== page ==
It Takes a Village to Fix a Bicycle

One of the constant struggles in Sierra Leone is keeping a bicycle in working order.  Good parts are extremely hard to come by since most of the parts imported into the country are from China and of very poor quality.  This is compounded by the fact that this is a harsh environment for anything mechanical – heavy rains, harsh sun,, rocky terrain, and rambunctious kids create a perfect storm for bike break-downs.  Bike mechanics are surprisingly common here but many people don’t use their services because they can’t afford it or they don’t even realize that their bike is in need of repair.

This maintenance is one of the big challenges for the “bike libraries” that we establish at a school after we complete a Learn to Ride program there.  Too often, even a minor mechanical problem leads to a bike gathering dust.  One of the locations that seems to have found the remedy is Panlap.  VBP trained a Peace Corps Volunteer, Jessie Logerfu, on how to conduct a Learn to Ride class and provided her with a few bikes, tools, and bicycle parts.  The class was a huge success and Jessie reports that several of the girls, who had previously only attended school two or three times a week, are at school every day now and are consequently doing much better in their classes.  Despite some hard use and being ridden for dozens of miles every week, the bikes are still in great condition, largely thanks to Panlap’s resident bike mechanic, Frances Conteh.  Frances has told all the Learn to Ride girls that they can bring their bikes to his shop at any time and he’ll fix them for free.  Frances says he’s happy to do it because he’s seen what a huge difference these bikes make in the lives of the girls and he sees it as being good for the whole community.  In addition to Frances’ help, girls like Isita Mansaray (pictured below) get help from their families.  Isita’s older brother beamed with pride as we watched her ride down the street on her bike and said that he helps her keep the bike in good working order.  Isita currently lives an hour’s walk away from her school but, in one year, she’ll start attending a school that is over two hours away making her riding skills even more valuable.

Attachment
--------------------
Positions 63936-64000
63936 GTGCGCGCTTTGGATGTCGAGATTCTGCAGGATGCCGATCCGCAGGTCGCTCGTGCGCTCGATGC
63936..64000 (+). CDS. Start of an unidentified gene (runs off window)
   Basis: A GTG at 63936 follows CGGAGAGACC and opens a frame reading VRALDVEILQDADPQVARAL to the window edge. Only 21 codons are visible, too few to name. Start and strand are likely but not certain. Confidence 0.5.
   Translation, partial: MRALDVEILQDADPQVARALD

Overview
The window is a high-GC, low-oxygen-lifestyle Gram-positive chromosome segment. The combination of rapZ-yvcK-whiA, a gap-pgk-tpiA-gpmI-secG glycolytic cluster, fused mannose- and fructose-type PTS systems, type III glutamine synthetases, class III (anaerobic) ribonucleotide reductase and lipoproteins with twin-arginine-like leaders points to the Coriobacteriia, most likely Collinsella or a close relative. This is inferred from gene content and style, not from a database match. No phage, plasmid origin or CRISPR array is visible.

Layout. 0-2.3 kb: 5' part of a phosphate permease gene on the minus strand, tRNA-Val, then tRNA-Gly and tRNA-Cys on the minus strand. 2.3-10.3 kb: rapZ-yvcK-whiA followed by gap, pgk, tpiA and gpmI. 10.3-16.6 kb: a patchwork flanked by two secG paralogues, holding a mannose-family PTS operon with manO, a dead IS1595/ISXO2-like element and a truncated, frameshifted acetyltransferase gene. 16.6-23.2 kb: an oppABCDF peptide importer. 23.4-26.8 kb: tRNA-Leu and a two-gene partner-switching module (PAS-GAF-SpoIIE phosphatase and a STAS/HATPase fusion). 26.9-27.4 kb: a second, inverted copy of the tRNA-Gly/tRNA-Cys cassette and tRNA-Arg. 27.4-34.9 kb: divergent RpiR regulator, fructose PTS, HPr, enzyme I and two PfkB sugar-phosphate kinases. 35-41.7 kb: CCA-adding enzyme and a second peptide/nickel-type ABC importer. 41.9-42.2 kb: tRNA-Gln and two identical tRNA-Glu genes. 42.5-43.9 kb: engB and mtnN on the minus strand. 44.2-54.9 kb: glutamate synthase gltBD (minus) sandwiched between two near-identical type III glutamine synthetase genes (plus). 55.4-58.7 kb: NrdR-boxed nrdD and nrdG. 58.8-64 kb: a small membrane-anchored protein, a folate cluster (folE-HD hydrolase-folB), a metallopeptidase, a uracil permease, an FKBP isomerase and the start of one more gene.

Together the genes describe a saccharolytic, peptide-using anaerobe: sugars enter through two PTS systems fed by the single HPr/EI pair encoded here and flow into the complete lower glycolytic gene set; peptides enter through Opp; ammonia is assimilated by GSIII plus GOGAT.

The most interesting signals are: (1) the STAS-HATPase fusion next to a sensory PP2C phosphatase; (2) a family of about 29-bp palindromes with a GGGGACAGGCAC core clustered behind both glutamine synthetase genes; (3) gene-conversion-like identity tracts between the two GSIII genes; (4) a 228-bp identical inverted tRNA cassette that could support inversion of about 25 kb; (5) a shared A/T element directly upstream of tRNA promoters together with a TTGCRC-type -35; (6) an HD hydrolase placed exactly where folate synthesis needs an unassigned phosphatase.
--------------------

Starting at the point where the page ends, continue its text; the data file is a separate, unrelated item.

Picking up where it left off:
We hope to replicate the success of the classes and library in Panlap but it will take even more intensified efforts at community engagement and partnering with local bike mechanics.

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